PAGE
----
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Share-shy?

04 April 2004 Angelo Coppola

Local investors are still shying away from shares a year after the last equity slide flattened out and began a solid rebound.

That’s the assessment of STANLIB after its regular face-to-face sessions with investment advisers nationwide.

“The consensus is that equities remain a hard-sell,” comments Paul Hansen, STANLIB’s director of retail investing.

“It’s unfortunate because these nervous investors have missed the equity upturn which began at the end of last April, resulting in gains of 50%%-plus in some sectors. But it’s also understandable.

“Up to last year, equity investors suffered five crashes in six years. We’ve seen wars, SARS, terror events, the dotcom bomb, emerging markets crash in Asia – typical turn-of-the-century tumult.

“I sympathise, but my advice remains ‘It’s still a fair time to be in equities’, albeit with caution because the SA stock market as a whole is now a bit overvalued. We believe, however, that selective value remains and that equities offer better returns than the alternatives of fixed interest investments.

Unit trust statistics support Hansen’s contention that local investors are more weary of equities than their international peers.

Note: In South Africa, 37% of wealth held in unit trusts is in collective investment schemes linked to the money market.

Over the last year, support increased for this type of fund … at a time when local equities were at last stirring ahead of a nine-month run.

A money market return of 7.4% converts into 4.5% net after a 40% adjustment for tax. As Hansen points out, “that’s about the return we are expecting from financial share dividends but with the chance of capital growth and improved portfolio balance on top”.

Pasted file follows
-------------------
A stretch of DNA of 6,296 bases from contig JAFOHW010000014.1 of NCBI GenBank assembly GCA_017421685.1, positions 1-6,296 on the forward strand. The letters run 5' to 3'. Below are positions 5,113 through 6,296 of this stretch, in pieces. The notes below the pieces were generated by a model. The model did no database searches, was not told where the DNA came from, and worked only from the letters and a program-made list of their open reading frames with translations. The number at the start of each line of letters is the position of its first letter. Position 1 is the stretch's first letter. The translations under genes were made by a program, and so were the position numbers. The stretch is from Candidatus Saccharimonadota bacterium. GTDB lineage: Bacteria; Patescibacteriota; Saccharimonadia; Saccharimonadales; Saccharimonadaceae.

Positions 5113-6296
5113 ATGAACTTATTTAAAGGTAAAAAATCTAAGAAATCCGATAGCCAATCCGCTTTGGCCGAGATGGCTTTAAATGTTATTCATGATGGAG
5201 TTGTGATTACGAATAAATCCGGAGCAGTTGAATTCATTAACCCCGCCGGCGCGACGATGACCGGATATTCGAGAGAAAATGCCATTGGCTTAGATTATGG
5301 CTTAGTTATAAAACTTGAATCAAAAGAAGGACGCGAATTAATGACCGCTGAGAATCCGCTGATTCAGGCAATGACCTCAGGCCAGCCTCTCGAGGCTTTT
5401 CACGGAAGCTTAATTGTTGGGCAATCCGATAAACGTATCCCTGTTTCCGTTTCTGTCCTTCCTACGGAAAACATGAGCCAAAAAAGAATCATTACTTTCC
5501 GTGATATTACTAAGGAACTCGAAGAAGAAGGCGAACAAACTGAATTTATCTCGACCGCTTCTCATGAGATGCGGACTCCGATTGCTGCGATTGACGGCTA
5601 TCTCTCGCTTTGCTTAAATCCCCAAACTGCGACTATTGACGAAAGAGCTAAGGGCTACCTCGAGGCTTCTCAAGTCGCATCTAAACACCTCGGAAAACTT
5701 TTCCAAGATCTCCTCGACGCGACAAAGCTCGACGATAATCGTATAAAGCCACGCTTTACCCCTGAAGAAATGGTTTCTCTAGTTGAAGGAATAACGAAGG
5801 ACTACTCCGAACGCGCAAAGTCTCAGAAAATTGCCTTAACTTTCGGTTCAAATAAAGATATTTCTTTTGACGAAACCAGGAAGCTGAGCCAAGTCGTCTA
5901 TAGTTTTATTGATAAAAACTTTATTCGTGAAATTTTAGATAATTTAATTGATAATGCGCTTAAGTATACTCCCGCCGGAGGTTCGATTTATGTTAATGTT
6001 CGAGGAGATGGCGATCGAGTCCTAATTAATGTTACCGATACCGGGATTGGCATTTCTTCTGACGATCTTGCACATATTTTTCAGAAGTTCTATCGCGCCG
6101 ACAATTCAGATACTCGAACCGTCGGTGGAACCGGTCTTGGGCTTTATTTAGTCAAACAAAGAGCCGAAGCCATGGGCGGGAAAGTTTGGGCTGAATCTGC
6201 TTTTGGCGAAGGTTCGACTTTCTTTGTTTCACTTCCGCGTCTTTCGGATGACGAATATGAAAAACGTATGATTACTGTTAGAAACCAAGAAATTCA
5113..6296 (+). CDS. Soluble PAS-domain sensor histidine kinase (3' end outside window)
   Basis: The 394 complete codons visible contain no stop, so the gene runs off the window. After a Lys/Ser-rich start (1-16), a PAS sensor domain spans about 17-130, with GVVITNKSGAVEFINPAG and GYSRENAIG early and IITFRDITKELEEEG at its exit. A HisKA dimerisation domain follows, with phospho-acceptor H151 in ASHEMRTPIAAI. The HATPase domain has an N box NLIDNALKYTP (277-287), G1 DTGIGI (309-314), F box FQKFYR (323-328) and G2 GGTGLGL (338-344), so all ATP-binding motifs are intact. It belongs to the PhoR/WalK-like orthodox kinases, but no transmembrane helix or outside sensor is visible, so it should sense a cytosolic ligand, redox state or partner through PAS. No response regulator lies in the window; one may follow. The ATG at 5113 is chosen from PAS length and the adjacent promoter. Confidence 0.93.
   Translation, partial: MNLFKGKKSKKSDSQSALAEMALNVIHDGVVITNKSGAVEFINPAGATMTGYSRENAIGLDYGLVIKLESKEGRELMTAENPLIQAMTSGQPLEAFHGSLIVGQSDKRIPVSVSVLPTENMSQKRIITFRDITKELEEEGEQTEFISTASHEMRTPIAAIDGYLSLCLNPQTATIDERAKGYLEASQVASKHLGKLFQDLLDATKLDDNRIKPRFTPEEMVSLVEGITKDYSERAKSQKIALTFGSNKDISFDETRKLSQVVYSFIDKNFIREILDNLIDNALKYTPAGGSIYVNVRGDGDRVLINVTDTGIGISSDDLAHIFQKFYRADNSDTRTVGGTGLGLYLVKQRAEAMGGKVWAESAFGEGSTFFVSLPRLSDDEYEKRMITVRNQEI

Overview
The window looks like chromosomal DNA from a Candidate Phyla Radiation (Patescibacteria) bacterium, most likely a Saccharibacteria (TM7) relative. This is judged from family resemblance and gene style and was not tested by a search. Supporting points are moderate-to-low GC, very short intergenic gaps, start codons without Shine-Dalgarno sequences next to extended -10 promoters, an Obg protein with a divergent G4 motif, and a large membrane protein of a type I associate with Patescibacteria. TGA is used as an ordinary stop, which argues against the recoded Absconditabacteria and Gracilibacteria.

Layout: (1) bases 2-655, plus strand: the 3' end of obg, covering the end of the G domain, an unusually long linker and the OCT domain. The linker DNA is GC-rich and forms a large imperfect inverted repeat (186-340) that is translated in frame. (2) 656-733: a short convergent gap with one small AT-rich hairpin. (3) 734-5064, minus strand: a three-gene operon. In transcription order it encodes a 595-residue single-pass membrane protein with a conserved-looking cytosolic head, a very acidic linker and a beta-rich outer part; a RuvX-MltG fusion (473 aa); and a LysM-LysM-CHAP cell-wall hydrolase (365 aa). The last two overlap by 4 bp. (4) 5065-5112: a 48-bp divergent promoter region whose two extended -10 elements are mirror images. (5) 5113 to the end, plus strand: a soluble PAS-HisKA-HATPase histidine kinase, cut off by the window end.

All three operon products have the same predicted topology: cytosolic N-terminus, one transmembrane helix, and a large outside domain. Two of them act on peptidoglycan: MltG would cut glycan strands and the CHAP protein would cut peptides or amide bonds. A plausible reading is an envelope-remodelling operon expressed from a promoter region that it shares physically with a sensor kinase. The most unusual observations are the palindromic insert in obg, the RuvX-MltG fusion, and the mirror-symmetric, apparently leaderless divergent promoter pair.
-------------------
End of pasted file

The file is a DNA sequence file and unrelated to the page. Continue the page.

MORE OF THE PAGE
Hansen believes equities hold better prospects than other asset classes at the moment, but he is not unreservedly bullish. He admits some local counters “already look a tad over-valued” after a good 11-month run.

However, the house view is that select value is still available to astute stock pickers, with potential especially evident in financials in view of chances for good dividends and earnings growth.

Last year’s tip of “tilting” toward industrials has been superseded by a suggested tilt towards resources. One industrial fund has already shown 45% growth in 12 months, suggesting this sector could be in for a breather.

But if a year of good equity news has not prompted skittish investors to run down some of their cash positions, Hansen admits he may be “singing from the equity hymn-sheet” for a while before a change in sentiment comes through.

One solution for investors fearful of losing money in equities is to invest in a lower risk type of fund that has some limited equity exposure, such as a multi-manager low equity fund, that has some 27.5% in equities and the balance in fixed interest, including money market, bonds and property income funds.

If equities keep on advancing this fund has a nice little kicker. If equities fall, the 72.5% in fixed interest usually tends to act as a safety net. Over time the package delivers.

Note: This article should not be construed as offering advice. Consult a financial advisor who has knowledge, track record and skills in investment advice.

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